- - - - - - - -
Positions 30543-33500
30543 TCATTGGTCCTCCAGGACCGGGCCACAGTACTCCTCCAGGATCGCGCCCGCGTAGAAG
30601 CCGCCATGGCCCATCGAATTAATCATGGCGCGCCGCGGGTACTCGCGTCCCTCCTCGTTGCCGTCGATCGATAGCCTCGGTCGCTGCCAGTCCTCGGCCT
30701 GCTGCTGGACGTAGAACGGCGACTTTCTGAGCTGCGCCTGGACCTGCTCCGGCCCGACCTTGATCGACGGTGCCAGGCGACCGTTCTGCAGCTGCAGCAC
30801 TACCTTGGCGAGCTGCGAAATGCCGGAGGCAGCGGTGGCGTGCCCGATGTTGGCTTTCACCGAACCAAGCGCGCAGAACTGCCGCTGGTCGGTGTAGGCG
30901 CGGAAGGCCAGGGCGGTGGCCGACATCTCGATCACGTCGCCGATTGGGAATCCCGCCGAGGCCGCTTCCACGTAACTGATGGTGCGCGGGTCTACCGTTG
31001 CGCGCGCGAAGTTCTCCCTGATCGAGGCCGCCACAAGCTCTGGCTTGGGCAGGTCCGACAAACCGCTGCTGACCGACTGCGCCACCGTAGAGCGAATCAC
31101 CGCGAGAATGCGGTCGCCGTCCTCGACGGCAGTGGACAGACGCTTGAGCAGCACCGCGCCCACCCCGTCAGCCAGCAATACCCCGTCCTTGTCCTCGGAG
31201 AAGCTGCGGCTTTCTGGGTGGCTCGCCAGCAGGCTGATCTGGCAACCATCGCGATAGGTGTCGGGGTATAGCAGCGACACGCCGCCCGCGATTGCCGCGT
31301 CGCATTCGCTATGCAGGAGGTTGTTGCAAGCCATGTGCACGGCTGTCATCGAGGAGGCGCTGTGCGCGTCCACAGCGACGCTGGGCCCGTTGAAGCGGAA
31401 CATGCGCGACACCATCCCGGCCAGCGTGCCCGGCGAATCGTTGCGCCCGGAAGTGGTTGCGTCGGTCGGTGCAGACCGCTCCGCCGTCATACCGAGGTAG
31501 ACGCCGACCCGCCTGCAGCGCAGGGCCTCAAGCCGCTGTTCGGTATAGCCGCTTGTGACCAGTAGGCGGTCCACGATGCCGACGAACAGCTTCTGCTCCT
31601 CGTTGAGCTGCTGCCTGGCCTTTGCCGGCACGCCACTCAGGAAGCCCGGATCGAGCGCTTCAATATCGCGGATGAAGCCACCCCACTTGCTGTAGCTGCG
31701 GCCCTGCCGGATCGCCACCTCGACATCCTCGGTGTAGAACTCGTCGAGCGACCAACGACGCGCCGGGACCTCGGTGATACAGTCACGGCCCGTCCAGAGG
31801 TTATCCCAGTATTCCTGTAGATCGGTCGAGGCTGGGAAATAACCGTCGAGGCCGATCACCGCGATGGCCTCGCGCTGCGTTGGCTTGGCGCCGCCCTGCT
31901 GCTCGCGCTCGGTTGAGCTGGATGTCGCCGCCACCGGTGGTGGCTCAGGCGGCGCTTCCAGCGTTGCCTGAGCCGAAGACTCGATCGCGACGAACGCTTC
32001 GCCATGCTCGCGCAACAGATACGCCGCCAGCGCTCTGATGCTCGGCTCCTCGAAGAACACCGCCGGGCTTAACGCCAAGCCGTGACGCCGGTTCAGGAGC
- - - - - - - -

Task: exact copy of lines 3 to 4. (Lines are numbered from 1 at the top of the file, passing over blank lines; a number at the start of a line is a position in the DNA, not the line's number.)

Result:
30601 CCGCCATGGCCCATCGAATTAATCATGGCGCGCCGCGGGTACTCGCGTCCCTCCTCGTTGCCGTCGATCGATAGCCTCGGTCGCTGCCAGTCCTCGGCCT
30701 GCTGCTGGACGTAGAACGGCGACTTTCTGAGCTGCGCCTGGACCTGCTCCGGCCCGACCTTGATCGACGGTGCCAGGCGACCGTTCTGCAGCTGCAGCAC